I have not always aged with grace. When I turned 29, I became temporarily insane at the thought of being almost 30. I could remember when 30 seemed ancient to me and there I was, standing on the edge of kissing my 20-somethings goodbye. It felt like I was standing on the edge of a cliff.
The night before my birthday, I stood in my walk-in closet and, in a fit of rage, ripped clothing from the hangers and threw them on the floor, screaming, "I'm too (insert expletive here) old to wear this!" Yes, alcohol was involved. My friend -- my much younger friend -- sat there, sipped on her martini, and rolled her eyes. She wasted no time in letting me know that she was not going to do this again when I turned 30. Fortunately for her, she didn't have to.
I had watched so many other women turn the big 3-0 and have the typical meltdown. I could never understand why and always thought that I would be just fine. After all, age is just a number, right? Until it happened. And I had the meltdown of all meltdowns. I laid in bed for two hours that morning and cried. And when I say that I cried, I mean I bawled my eyes out in a performance worthy of an Emmy Award. Here I was, at an age where statistics say I'm supposedly more likely to get struck by lightning than to get married, and I realized that age is more than just a number, at least for women. No matter how young we may look or feel, we can't stop the aging process. For those of us who want children, age is the enemy. Not to mention that my life wasn't nearly where I expected it to be. I needed more time! Surely Mother Nature would understand. After all, she too was a woman!
What I didn't realize was that, in a way, I was right. Turning 30 was a turning point for me, but in a positive way. There are so many perks to being in my 30s vs. being a 20-something. I'm much more confident and comfortable in my own skin. While I still slather that skin with SPF cream daily and cold cream at night, I decided to let go of many of my other hang-ups and just enjoy what I do have in life. And to work hard at the things that are still important to me to achieve.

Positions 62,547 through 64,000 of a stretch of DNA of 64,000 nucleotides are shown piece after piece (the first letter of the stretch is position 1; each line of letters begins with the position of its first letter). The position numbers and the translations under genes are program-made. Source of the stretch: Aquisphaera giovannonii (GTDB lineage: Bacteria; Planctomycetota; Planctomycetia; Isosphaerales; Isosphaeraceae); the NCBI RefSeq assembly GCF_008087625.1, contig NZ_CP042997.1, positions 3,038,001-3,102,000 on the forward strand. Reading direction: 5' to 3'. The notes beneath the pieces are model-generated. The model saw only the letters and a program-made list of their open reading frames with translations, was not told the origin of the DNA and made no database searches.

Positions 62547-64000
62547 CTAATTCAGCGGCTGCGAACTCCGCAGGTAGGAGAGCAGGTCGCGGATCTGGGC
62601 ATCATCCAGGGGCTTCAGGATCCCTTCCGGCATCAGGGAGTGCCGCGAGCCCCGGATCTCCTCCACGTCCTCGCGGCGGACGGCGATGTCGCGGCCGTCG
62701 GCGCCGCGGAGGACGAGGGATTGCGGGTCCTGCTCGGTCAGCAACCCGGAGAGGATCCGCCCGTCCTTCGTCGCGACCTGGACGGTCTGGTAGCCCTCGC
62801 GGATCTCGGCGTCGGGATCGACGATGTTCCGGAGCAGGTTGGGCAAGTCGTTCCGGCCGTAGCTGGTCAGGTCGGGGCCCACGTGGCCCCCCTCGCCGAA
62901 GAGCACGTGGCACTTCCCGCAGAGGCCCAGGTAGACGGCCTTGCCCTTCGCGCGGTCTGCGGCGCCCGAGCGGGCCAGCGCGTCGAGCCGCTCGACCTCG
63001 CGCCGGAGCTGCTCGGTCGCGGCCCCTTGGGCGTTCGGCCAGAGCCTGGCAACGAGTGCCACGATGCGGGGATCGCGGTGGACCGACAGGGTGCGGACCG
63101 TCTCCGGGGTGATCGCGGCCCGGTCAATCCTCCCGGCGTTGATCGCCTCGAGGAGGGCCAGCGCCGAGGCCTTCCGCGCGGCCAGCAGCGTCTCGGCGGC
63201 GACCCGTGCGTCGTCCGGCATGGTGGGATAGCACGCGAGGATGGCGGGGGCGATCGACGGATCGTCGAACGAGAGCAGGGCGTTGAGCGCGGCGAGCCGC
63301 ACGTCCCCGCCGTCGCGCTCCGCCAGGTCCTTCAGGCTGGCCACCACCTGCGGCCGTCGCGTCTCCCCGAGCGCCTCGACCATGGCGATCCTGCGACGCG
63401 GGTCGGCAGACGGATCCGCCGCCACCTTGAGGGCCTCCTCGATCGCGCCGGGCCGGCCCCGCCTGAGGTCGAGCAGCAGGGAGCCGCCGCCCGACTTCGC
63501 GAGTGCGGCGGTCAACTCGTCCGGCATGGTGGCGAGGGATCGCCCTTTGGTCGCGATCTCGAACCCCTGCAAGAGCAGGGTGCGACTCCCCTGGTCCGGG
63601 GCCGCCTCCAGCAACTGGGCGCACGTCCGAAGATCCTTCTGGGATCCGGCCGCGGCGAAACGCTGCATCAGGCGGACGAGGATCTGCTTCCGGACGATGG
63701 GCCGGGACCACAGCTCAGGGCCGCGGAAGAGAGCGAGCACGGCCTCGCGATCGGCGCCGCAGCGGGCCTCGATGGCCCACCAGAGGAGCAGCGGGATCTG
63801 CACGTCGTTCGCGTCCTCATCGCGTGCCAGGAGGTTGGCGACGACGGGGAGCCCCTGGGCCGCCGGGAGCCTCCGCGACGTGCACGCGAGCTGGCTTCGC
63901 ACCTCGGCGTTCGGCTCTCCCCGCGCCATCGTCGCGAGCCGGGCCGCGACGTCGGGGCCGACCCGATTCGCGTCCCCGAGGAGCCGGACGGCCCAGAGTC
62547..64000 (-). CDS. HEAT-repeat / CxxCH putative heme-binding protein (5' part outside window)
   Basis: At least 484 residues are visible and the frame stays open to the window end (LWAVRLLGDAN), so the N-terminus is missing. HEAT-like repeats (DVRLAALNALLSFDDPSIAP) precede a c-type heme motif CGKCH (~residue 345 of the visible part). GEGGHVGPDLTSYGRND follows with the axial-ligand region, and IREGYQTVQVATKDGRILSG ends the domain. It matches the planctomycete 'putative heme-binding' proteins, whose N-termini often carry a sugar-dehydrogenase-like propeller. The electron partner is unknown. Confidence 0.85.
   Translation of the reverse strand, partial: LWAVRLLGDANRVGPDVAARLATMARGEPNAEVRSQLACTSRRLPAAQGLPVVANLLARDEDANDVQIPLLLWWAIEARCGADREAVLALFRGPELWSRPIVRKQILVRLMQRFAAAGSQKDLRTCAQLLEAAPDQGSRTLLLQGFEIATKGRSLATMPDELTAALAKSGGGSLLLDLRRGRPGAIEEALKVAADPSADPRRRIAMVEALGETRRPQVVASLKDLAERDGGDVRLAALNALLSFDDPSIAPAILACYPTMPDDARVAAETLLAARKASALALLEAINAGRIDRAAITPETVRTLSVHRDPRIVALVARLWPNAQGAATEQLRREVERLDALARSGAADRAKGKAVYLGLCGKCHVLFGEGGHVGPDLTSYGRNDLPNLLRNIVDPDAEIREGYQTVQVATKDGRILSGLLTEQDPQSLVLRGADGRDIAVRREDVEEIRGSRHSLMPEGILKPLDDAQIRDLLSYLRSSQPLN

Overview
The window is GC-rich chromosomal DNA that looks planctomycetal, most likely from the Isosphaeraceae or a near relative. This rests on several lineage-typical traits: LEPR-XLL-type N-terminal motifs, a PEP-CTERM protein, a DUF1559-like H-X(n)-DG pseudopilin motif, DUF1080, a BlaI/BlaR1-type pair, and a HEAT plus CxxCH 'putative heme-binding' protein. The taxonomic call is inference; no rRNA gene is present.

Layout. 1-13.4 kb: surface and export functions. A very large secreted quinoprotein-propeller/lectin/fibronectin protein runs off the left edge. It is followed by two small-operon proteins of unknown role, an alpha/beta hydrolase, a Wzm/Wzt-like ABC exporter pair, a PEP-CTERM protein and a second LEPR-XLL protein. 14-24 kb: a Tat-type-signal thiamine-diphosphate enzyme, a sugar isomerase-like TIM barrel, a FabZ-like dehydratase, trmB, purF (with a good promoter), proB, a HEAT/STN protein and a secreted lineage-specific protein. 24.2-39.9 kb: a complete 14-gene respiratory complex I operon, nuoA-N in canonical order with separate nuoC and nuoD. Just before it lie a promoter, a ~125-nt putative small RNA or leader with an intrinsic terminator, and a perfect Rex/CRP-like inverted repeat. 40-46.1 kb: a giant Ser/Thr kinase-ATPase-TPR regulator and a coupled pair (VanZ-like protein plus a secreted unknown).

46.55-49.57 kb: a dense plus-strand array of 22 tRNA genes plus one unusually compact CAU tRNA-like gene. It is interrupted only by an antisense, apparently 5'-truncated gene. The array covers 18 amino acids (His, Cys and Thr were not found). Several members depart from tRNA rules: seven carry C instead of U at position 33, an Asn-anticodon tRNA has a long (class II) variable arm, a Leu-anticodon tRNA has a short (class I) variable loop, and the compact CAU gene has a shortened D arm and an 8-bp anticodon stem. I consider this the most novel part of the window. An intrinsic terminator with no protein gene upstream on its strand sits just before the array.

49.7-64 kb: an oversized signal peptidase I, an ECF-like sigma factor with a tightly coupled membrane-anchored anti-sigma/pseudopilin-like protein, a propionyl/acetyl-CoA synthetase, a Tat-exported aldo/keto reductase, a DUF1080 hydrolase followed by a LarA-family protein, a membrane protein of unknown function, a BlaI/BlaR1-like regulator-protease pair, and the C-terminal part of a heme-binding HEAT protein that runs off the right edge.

This year, I turned 31. There was no screaming, and the only tears were from the blisters on my feet: I spent the weekend hiking in upstate New York, completely oblivious to the fact that I wasn't still a teenager. On the first day, I hiked 10.5 miles in Minnewaska State Park, including a 500-foot vertical climb, looking out from Castle Point, elevation of 2,200 feet. I had only just begun. After waking up in the morning and sipping my coffee from the private deck of my room in the woods, I got my day pass to Mohonk Preserve and started off on a journey I will never forget.
Inside the Preserve, there's a particular trail called the Labyrinth, which is essentially nature's jungle gym. It's a steep climb up, over and through caves, boulders, several ladders and rickety bridges, all while on the side of a mountain where one wrong step and I wasn't going to live to see 32.
I stopped at one point and stared up at the crevice, a claustrophobia-inducing straight climb up through a teeny tiny opening in the mountain. I eventually reached a 75-foot ladder, which was not much wider than a foot and mostly leaning sideways, rendering it fairly useless. After squeezing through the top, I discovered why it was all worth it: Standing out on a 1,500-foot ridge, I was treated to views that were completely breathtaking. I continued on to Sky Top, aka Smiley Tower, where I climbed the 101 steps to the top. From the top of the tower, there's a view of six states.
While I certainly was feeling the strain on my muscles by the end of the trip (26.5 miles in three days!), there really are no words to describe how incredible the experience was. So what if my life isn't exactly what my 20-something self thought it would be by now? My 20-something self didn't know anything. I still have plenty of time to accomplish everything I want in life, and I'm not afraid to climb the mountains it takes to enjoy the view.
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